us can be our best teachers, if we have the courage to
look at these mirrors. If we can identify that part
within us, own it, and then allow ourselves to disengage
from it, we then move into self-acceptance. Each of
these "negative" traits do have a gift for us,
provided we choose to see it. We always have a choice
how we actually demonstrate these traits.
We have both positive and negative traits within us.
As we realize that we are all things, good and bad,
we must be very compassionate with ourselves. We learn
to give total acceptance of all parts of ourselves,
embracing all of our qualities. They are us. We
then allow our masks to fall away and we can be
What Mask Are You Wearing?
It is important to be gentle with ourselves,
realizing that we also mirror the positive aspects of
traits. We gain valuable insights about ourselves as
become aware of our traits. For instance, I recognize
that I do have a tendency to be naÔve. It has proven to
be very embarrassing, and I have had to learn plenty of
lessons around it. The gift of naivete is my ability to
trust people. Awareness is the key.
What does my reaction to others tell me about myself?
The focus is on me.
These are people who can "push my buttons"
and cause me to be judgmental.
- Steve is too blunt. The question I ask myself is, "Do
I always speak my truth?"
- Nancy is too bossy, authoritarian. She causes me
to look at my lack of assertiveness.
- Pat is loud and attention-getting. Sometimes I
wish I were more spontaneous.
These are people in my life who mirror my positive
- Tom shows me trust and respect. Itís the core of
- Ann is a dependable friend. We will always be there
for each other.
- Mary is caring and gentle. I believe that
sensitivity is gratifying.
I invite you to make a list of people in your life
who "push your buttons."
What are they mirroring for you? It takes courage to
look at that part of ourselves.
I remember a time in my life when I would feel
jealous if someone had more than I did financially. My
sister shared with me an affirmation that I have never
forgotten. "What God has done for others, He
does for me and more."
Then make a list of people in your life who mirror
your positive traits. Know that you recognize their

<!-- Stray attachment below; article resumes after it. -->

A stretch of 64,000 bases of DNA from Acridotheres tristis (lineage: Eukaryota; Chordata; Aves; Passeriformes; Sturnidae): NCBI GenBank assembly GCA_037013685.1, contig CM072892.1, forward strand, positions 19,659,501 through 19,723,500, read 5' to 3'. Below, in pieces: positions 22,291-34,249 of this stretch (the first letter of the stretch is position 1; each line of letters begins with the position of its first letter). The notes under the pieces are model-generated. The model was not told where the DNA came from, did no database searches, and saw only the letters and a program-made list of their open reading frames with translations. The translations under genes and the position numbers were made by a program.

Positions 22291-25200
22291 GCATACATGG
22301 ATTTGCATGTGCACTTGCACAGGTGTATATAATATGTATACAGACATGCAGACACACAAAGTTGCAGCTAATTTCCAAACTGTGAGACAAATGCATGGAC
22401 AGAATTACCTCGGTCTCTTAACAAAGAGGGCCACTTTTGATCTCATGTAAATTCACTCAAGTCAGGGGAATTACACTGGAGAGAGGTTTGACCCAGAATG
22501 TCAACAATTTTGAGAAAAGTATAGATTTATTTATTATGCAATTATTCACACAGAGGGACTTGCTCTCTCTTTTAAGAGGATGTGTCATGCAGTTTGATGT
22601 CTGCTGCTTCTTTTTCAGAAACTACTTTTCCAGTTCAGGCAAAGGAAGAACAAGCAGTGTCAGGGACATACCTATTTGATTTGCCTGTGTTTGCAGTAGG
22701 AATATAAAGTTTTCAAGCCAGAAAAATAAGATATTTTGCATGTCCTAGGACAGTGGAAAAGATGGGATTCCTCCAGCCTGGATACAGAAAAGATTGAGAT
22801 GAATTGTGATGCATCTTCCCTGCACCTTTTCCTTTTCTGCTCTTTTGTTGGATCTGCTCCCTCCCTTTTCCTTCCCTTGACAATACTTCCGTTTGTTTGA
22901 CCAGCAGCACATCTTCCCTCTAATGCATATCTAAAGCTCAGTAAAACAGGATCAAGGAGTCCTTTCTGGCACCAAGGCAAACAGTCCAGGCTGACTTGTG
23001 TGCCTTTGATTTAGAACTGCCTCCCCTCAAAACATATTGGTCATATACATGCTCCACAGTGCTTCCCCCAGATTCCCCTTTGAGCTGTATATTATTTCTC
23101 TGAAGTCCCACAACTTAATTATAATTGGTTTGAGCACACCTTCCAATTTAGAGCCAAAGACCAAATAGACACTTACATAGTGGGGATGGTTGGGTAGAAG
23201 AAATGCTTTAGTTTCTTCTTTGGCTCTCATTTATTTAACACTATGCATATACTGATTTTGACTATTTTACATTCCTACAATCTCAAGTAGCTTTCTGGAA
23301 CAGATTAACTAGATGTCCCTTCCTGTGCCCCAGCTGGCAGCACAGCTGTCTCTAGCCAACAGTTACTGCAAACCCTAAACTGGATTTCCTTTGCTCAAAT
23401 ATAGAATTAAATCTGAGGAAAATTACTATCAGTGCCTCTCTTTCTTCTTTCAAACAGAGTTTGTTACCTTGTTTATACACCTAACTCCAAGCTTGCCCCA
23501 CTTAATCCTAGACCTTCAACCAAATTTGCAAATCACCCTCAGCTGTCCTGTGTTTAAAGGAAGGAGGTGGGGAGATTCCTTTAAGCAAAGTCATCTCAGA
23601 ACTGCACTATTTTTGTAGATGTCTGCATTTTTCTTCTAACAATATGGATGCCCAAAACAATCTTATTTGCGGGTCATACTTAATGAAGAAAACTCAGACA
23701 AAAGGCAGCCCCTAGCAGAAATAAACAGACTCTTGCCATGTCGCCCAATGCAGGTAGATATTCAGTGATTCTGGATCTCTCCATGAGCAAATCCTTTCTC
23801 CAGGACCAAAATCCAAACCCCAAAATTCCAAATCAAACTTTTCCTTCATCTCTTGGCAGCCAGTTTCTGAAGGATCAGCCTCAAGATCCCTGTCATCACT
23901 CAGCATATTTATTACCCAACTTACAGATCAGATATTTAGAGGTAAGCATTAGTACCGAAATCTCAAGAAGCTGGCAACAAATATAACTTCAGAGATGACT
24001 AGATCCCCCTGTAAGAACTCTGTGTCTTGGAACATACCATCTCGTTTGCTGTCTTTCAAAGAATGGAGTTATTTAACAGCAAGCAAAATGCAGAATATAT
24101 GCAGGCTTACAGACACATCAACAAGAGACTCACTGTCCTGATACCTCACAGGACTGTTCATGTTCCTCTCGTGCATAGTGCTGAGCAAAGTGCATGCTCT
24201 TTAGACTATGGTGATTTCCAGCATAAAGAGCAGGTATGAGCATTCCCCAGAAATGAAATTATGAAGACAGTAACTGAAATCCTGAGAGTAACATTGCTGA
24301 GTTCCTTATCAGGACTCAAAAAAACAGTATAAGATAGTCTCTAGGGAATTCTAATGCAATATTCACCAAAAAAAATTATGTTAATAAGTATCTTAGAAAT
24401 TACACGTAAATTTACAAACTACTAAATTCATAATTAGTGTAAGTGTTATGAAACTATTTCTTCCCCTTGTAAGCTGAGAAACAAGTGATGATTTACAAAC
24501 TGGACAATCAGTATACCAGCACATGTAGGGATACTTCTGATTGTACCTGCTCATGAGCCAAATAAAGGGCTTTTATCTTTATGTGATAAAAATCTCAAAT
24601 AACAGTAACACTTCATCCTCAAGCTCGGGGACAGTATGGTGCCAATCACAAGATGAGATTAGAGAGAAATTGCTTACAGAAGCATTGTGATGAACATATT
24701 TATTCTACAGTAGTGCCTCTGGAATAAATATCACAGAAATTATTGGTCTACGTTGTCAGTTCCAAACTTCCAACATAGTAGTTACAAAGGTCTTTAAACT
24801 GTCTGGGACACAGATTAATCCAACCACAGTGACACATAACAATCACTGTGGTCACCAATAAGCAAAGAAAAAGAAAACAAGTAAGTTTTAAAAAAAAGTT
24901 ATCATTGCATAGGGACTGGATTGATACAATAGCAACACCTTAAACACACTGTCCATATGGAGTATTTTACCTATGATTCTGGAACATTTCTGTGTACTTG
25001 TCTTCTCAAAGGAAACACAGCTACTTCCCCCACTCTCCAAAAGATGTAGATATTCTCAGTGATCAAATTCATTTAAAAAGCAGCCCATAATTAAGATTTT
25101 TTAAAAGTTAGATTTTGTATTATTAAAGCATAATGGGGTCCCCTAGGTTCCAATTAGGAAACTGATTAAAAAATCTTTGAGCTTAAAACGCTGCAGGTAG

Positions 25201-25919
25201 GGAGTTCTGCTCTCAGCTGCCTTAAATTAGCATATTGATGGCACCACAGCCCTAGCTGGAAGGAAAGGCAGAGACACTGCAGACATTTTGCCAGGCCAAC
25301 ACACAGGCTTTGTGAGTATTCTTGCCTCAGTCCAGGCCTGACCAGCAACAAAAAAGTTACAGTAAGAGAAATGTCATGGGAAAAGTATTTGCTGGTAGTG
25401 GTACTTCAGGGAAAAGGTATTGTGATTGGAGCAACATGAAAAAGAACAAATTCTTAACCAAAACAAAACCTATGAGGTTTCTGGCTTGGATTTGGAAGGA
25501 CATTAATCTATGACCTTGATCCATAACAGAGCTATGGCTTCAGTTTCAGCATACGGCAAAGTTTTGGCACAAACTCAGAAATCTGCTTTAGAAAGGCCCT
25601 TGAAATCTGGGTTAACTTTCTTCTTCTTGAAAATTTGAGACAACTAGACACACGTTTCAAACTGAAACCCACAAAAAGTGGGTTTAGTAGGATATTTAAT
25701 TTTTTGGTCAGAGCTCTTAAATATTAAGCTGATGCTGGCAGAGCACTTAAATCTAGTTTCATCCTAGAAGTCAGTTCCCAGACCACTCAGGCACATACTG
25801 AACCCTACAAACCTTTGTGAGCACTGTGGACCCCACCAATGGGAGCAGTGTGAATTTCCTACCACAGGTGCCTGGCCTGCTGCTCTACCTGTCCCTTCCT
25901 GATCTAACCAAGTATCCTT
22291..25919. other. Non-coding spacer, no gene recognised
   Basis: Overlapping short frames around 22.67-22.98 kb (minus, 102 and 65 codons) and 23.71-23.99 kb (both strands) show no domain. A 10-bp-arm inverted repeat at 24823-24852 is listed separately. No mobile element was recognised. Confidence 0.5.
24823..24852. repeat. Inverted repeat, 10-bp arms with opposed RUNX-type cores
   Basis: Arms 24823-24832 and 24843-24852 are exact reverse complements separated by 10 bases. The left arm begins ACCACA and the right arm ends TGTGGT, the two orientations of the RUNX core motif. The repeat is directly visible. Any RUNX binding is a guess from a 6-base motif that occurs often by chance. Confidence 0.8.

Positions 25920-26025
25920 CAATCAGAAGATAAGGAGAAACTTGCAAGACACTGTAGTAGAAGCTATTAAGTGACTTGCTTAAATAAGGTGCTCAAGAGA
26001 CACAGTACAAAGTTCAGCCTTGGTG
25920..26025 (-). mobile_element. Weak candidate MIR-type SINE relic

traits because they are also in you. Affirm your
goodness. If these traits were not in you, you would not
even recognize them in others! Bless yourself with
gentleness on this journey.
We are all in the process of becoming. We do the best
we can in every moment.
The following poem is from Serena Rainbow,
The good you find in others is in you too.
The faults you find in others, are your faults as well.
After all, to recognize something you must know it.
The possibilities you see in others, are possible for
you as well.
The beauty you see around you, is your beauty.
The world around you is a reflection, a mirror showing
you the person you are.
To change your world, you must change yourself.
To blame and complain will only make matters worse.
Whatever you care about, is your responsibility.
What you see in others, shows you yourself.
See the best in others, and you will be your best.
Give to others, and you give to yourself.
Appreciate beauty, and you will be beautiful.
Admire creativity, and you will be creative.
Love, and you will be loved.
Seek to understand, and you will be understood.
Listen, and your voice will be heard.
Teach, and you will learn.
Show your best face to the mirror,
And youíll be happy with the face looking back at you.
©Copyright 2002 Kay Nuyens. All Rights Reserved.
Kay Nuyens spent
twenty-five years teaching and counseling in the public
schools before buying early retirement in 1998. She has
manifested a new, more joyful and fulfilling life for
herself. She is now a certified clinical hypnotherapist,
author, speaker, teacher and a certified JOY
Practitioner, assisting struggling students to feel
successful. Her goal is to empower people to find their
inner connection, healing issues through awareness,
compassion and the power of love. Kay offers private
sessions, personal growth classes and workshops.
Her new book, "Invitation
to Greatness" is a workbook for personal growth. It
contains a treasure trove of exercises for inner
reflection, self-expression, clearing blocks and
creating new patterns. It is a personal journey to
discover your inner healer, your own loving essence.
Learn specific healing techniques to gain emotional
freedom and peace of mind. Discover how YOU can create a
successful life script! (www.changingfocus.net)